August 19, 2003

Cites & Insights, and the politics of power

Walt Crawford has just released the September 2003 edition of his "Cites & Insights" publication.

Buried at the very end of the newsletter is the following poignant item:

The One that Got Away

The original title for this perspective was "The politics of weblogs." It ended with a one-page essay on "The politics of prominence," based on an unfortunate recent incident in the blogosphere.

In the end, there wasn't room for that essay -- and I could never get my commentary in a form that would serve you and didn't upset me. So why include this non-item?

Because, despite my comments in the other weblogging Perspective, I do believe there's one rule that every blogger should follow, at least if the weblog involves comments by or about anyone other than the blogger.

You know the rule: It's found in nearly every philosophy throughout history. Something about treating other people as you'd like them to treat you.

Unfortunately, the more I thought about this incident, the more I believe that -- for some Very Important People -- there's an escape clause related to the definition of people (worth treating as people.)

And I don't want to write about that.

I completely agree. But I want to note the critical practical difference in the above between statement of values versus statement of fact. Specifically:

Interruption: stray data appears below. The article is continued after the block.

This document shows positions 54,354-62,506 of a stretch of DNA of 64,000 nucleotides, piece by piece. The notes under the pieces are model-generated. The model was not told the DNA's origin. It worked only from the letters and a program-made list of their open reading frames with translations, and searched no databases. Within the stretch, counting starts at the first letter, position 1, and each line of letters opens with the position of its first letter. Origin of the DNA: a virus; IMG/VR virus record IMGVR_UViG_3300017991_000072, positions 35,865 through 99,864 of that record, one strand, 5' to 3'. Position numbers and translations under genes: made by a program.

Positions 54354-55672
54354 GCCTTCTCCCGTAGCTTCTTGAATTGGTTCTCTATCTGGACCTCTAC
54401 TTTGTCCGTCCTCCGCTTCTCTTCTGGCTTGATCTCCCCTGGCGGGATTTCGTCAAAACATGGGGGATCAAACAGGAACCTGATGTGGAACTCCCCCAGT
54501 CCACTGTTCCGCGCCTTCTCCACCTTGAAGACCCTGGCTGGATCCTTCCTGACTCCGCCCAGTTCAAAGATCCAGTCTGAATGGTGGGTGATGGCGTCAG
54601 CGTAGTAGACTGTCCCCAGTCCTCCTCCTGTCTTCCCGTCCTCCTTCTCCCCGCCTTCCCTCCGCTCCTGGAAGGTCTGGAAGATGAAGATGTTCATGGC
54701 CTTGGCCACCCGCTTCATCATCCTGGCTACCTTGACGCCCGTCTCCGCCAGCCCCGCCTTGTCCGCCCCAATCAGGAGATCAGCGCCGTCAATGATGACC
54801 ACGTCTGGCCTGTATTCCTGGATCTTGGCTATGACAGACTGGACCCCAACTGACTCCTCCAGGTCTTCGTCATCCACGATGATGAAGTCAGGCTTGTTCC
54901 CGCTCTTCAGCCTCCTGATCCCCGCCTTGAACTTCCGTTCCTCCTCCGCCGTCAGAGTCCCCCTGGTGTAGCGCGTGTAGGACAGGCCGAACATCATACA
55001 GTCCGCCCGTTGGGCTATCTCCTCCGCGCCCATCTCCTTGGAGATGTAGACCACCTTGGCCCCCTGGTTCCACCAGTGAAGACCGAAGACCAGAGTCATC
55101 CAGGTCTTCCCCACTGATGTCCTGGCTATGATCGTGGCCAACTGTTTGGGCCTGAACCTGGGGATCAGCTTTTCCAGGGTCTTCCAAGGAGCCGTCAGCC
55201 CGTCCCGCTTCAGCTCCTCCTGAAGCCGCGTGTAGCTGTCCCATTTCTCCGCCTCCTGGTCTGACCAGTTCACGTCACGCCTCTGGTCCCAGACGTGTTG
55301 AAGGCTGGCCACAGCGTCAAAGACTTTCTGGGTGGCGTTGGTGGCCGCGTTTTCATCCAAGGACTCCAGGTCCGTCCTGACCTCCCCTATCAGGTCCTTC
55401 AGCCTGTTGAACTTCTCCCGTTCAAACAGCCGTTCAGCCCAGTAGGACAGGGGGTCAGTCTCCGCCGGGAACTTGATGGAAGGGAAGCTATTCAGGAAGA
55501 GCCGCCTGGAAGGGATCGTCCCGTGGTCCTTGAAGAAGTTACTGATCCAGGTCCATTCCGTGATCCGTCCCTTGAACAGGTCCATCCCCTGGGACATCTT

Statement of values: "treating other people as you'd like them to treat you"

Statement of fact: "escape clause related to the definition of people"

That is, there's a vast chasm between what people should do, and what they actually do. And the implications of this difference can be very painful (as we see!).

By Seth Finkelstein | posted in politics | on August 19, 2003 08:06 PM (Infothought permalink) | Followups
Seth Finkelstein's Infothought blog (Wikipedia, Google, censorware, and an inside view of net-politics) - Syndicate site (subscribe, RSS)

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Thanks, Seth--and I agree with your final para.

You can probably guess *what* incident I was trying to write about... and a side-effect is that respect for a certain law professor has declined significantly.

You know, actually, my experience is that most "real people" do follow the prime rule most of the time. I think if that wasn't true, we'd have complete chaos (instead of the current mostly-livable chaos).

It was the final conclusion--that, for some Very Prominent People, the definition of "people" is different--that finally killed the item.

Well, that and my ongoing attempts to keep the zine down to 20 pages an issue.

Posted by: Walt Crawford at August 20, 2003 01:18 PM